When Edward “Skip” Gnehm Jr., ESIA BA ’66, MA ’68, arrived at GW in the fall of 1962, he already had his goal in sight. He spent the next six years studying international affairs. A distinguished career as a diplomat, including three ambassadorships, followed. He is currently Kuwait Professor of Gulf and Arabian Peninsula Affairs at the Elliott School of International Affairs. During GW’s Alumni Weekend, Ambassador Gnehm will join former classmates to celebrate the 50-year reunion of the class of 1966. We recently caught up with Ambassador Gnehm in his book-lined office on the fifth floor of the Elliott School building, and he shared a few thoughts about GW in the 1960s and about the diplomat’s life.
You grew up in southern Georgia. What influenced your decision to come to GW?
One day my eighth-grade civics teacher asked me what I wanted to be when I grew up. I said something like a preacher or an archaeologist, and she asked if I had ever thought about the Foreign Service. I said: “what’s that?” She said: “it’s about being an ambassador and living overseas.” And I thought: “Well that sounds like a lot of fun.” Do you know what she said next? She said, “You need to go to George Washington University. It’s the best university in the country for that.” I decided right then and there that I wanted to come to GW.
What did you think about GW at first?
I was lonely. Then I met Mike Enzi [now a U.S. Senator]. He was from Wyoming, and I was from Georgia, and everyone else seemed to be from Long Island or New Jersey. He and I pledged the same fraternity and were roommates the next year. We’re still friends.
Fast forward to the Middle East, where you spent so much of your diplomatic career. What about the Middle East attracted you?
My mother was a history and geography teacher, and I just was fascinated with ancient history. I wanted to see all the sites. The region is just so rich in terms of culture.
You’ve served in Yemen, Syria, Saudi Arabia, Kuwait, Jordan, Australia. Do you have a favorite country or posting?
Each situation was different. If you ask me which country I’m most invested in, it’s Kuwait. I was appointed ambassador, but the Iraqis invaded before I could get there. Later, I went in with the troops when we liberated Kuwait and worked to rebuild. I was there through an historic moment in time. I have a lot of my heart there. I have the deepest relationships with people I met in Jordan. I served two tours there; my kids went to school and grew up there. I arrived the night before 9/11 and was there when the U.S. invaded Iraq. Each country was a moment in time, and each country had something distinct.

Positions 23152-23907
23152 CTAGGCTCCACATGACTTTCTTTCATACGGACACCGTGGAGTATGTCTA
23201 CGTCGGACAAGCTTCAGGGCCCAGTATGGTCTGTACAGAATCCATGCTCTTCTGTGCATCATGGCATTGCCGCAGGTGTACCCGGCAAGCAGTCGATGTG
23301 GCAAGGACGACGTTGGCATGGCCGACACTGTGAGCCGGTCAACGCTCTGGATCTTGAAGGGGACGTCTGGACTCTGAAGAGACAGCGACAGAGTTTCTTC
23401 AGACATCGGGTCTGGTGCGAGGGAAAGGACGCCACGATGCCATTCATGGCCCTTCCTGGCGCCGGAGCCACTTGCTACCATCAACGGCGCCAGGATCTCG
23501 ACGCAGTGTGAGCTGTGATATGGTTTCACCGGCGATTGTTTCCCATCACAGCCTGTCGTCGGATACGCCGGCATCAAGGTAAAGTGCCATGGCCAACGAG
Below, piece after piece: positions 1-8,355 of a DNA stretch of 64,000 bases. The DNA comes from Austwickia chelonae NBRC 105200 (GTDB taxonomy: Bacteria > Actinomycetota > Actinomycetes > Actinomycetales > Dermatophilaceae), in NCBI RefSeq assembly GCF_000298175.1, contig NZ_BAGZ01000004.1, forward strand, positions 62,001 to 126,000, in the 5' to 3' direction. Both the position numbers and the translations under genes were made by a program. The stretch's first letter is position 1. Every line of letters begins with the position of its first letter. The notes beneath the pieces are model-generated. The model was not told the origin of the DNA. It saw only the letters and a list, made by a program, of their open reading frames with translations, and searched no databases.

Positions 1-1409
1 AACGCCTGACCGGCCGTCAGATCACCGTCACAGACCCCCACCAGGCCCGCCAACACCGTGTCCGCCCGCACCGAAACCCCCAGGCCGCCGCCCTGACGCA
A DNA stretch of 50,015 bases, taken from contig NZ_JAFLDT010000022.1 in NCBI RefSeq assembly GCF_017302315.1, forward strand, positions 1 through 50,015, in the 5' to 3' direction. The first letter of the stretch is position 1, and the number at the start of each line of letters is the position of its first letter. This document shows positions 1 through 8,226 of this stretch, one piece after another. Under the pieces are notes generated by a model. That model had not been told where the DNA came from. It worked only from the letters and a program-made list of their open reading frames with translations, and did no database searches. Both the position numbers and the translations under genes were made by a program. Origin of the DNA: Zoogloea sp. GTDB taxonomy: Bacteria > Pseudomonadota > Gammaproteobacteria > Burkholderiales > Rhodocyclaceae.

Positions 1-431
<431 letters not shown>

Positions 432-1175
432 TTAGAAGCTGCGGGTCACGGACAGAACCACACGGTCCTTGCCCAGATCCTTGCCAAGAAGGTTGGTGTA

What qualities do you think an ambassador needs to be successful?
Leadership. The ambassador has more authority in that kind of setting than is usual in American society. The community depends on the ambassador; the morale of the post will be very much driven by the personality of the ambassador and how he or she leads.
Also humility. It’s very important that the person who is ambassador doesn’t forget who he or she is. Just never forget the human element.
What is the oldest piece of GW memorabilia you own?
A cloth patch with the GW logo. GW still had a football team in the 1960s. We played at RFK stadium. I was part of the team’s three-member “yell-leader” squad and wore the patch on my yell-squad sweater. We had a lot of fun.
When you look back at your GW education, do you remember a shaping class or professor?
Absolutely. There were plenty of times in my career when I would remember something from my GW experience. A course in speech I took as a senior stands out. I learned a ton about how you speak effectively.
What advice do you give students who wish to follow in your footsteps?
Persevere. Don’t ever get discouraged when things don’t develop the way you anticipated they would. The thing you need to say to yourself is “what new opportunity is here that wasn’t here before?” Because it’s there, and you just have to seize it.